sisuile @ 43: Would you be willing to share the gluten-free zucchini pizza dough recipe? (I also Googled and found some, but I'd still be happy to see yours.) Regardless, thanks for mentioning the fact that such a thing exists.

And I'll have to try Town Hall sometime, I've never been there. (I'm not the no-gluten person in the family, so it would be safe for me.) Have you tried Pizza Luce's baked potato pizza? I hear they have gluten-free crusts available if you go the right day of the week.

I miss Willington Pizza's red potato pizza. Unfortunately I don't think one would still be good by the time it got to me from Connecticut.

(I see that by the end of my comment I had moved entirely off into potato-pizza land. Yum.)

#57 ::: Liza ::: (view all by) ::: September 17, 2009, 04:38 PM:

DDB @ 55, you see that I entirely disagree with you about the suitability of potatoes as a pizza ingredient, Reinheitsgebot or no. Es gibt kein Gebot gegen Kartoffelpizza!

#58 ::: joann ::: (view all by) ::: September 17, 2009, 04:45 PM:

David D-B #55:

If it's on pizzas at a local pizza joint, then surely it's pizza? Potatoes and goat cheese. Mmm.

#59 ::: Jim Macdonald ::: (view all by) ::: September 17, 2009, 06:38 PM:

Isn't pizza "baked flatbread with toppings"?

Surely New Jersey Tomato Pie isn't the only pizza in the world.

#60 ::: Mary Aileen ::: (view all by) ::: September 17, 2009, 08:01 PM:

Pizza is a baked flatbread with toppings. It does not follow that all baked flatbreads with toppings are pizza.

My personal definition of pizza includes the crust, tomato sauce, and cheese. Everything else is optional.

#61 ::: Debra Doyle ::: (view all by) ::: September 17, 2009, 08:03 PM:

Mary Aileen@60: My personal definition of pizza includes the crust, tomato sauce, and cheese.

By that definition, white pizza isn't pizza, either.

#62 ::: Mary Aileen ::: (view all by) ::: September 17, 2009, 08:55 PM:

Debra Doyle (61): You're right. By my personal definition, white pizza is not pizza. It may be tasty, but it's not what I consider pizza.

#63 ::: Terry Karney ::: (view all by) ::: September 17, 2009, 11:30 PM:

Speaking as a guy who used to work at a pizzeria: A stone is good. Best is a stone, a hot oven and an expanded mesh pizza screeen (not one of the pierced ones). Let the dough rise twice, and get the oven to at least 475F. If you can, get it to 550 (commercial pizza ovens go to 575F, and we ran at 525; but a home oven has a lot more distance between the roof and the floor, so as hot as it will go.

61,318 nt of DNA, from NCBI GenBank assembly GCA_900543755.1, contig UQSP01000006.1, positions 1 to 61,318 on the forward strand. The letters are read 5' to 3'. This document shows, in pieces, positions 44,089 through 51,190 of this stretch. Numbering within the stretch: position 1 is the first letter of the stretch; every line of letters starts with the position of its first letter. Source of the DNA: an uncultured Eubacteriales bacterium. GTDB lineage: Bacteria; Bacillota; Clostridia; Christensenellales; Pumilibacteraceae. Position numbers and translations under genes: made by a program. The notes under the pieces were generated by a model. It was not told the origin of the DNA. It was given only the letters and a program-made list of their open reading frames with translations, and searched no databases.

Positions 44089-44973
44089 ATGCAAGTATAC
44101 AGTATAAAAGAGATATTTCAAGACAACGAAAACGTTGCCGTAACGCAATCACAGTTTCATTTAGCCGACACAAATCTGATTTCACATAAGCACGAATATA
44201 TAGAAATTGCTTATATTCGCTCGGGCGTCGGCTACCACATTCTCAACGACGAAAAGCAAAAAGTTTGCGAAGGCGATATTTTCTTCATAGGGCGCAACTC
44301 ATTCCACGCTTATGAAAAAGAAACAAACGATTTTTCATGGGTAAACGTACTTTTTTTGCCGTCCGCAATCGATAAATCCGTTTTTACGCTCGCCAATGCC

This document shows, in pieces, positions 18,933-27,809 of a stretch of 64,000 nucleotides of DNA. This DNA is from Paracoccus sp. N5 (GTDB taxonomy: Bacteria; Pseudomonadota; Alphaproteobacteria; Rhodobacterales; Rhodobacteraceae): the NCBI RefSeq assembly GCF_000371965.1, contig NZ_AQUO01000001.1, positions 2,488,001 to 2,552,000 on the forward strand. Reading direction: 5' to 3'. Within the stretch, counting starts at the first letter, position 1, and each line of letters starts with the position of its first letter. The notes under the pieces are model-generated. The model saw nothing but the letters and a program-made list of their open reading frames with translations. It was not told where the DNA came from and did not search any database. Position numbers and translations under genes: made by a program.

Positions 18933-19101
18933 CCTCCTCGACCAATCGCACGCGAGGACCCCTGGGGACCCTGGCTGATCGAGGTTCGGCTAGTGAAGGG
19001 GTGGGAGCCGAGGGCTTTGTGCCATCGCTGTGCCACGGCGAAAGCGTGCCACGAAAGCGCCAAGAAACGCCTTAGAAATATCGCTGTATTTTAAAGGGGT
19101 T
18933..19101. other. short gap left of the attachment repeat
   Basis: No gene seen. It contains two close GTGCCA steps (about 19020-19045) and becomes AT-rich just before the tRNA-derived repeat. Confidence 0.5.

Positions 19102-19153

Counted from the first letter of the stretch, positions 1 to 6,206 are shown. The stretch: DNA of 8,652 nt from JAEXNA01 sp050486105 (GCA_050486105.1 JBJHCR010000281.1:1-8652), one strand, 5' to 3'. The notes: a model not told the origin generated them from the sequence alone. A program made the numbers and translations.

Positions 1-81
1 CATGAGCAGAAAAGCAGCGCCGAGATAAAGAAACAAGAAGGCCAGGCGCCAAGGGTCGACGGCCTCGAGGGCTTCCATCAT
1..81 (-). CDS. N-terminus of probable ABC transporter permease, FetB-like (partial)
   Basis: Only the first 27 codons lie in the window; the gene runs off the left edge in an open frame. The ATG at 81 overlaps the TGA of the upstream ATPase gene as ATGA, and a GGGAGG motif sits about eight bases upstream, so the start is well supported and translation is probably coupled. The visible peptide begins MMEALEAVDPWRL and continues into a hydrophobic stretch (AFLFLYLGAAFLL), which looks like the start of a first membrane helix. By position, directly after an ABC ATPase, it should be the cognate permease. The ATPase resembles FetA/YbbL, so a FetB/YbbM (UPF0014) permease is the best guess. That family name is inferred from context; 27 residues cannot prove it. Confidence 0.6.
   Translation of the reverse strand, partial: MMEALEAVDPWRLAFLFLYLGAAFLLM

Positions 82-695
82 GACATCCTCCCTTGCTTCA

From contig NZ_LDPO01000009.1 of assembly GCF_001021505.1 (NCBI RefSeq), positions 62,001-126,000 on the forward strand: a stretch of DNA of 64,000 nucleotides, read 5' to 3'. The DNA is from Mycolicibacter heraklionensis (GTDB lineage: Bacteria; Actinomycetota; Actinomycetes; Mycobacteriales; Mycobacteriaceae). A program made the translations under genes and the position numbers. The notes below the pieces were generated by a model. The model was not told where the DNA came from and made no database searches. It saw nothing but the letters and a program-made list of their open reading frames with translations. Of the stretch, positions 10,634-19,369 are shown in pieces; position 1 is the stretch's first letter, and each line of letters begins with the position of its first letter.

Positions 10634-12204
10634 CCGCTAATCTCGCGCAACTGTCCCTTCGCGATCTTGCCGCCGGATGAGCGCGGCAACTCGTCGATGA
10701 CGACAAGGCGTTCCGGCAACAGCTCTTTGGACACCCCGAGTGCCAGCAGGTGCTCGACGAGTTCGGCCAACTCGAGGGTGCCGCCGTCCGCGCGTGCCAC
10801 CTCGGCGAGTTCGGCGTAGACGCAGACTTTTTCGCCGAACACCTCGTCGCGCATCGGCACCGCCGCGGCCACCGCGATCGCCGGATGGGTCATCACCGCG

"Soak" the oven for an hour before the pie goes in, and open the door for as little time as you can manage.

Caroline: The middle of Europe is gloriously mad for poppyseed. I've had it in blini, plaszcinti, strudel, cakes, breads, and rolls. It's been sweet, non-sweet, moist, dry, a filling, an inclusion and a topping. I love them so, and they were all good.

As to definitions... Lots of things are pizza. I think pizza has to be savory, and pineapple is an abomination. It's still pizza, but it's pizza which I can't eat.

#64 ::: P J Evans ::: (view all by) ::: September 17, 2009, 11:36 PM:

I can see a pizza with pineapple - unsweetened, preferably fresh - and cubed ham. Or maybe with sausage.

It isn't kosher in any sense of the word, but it tastes good.

#65 ::: tariqata ::: (view all by) ::: September 18, 2009, 09:38 AM:

My preferred pizza dough is from The Bread Bible (Rose Levy Berenbaum version): 3/4 cup plus 1 Tbsp all-purpose flour, 1/2 tsp instant yeast, 1/2 tsp sugar tossed together with a fork; sprinkle on 1/2 tsp salt and mix it in; add 1/3 cup room-temp water and mix quickly with a spoon to form a rough dough. Fill a 2-cup measuring cup with a few tsp olive oil, add the dough and turn it to coat with the oil. Let it rise for an hour (or put it in the fridge for up to 24 hours), then gently spread it out on your pan and let it rise for another hour (while your oven pre-heats to 475F). This takes me about 5 minutes to make and it has never failed me.

And my very favourite calzone filling involves spicy garlic-mashed potatoes and sun-dried tomatoes. So, so good.

#66 ::: Pedantka ::: (view all by) ::: September 18, 2009, 03:55 PM:

Hmmm. I think my household would look at me strangely and ask if we were out of curry, since we are of the strange breed ('Canadians', from a certain point on the socio/economic/urban scale) that considers 'curried' to be the natural state of pierogies.

Although, having moved to the UK, I must say that smothering them with stilton and asparagus, when it's in season, is delicious as well.

#67 ::: Stefan Jones ::: (view all by) ::: September 18, 2009, 04:00 PM:

When I indulge in perogies, I go all out. I buy canned beets, sauerkraut, sour cream, onions for sauteing. Hot butter is involved as well.

I'd certainly try pierogi pizza, but without the extras it wouldn't seem like pierogis.

#68 ::: David Dyer-Bennet ::: (view all by) ::: September 18, 2009, 04:40 PM:

Pizza certainly is baked flatbread with toppings. But that is a description, not a definition. Not everything that meets that definition is pizza.

I spent 20 years eating pizza happily, where the definition was fairly stable. The proportion of crust to filling to cheese varies some, so the overall thickness varies rather a lot, but there was no doubt that they were all closely related foods.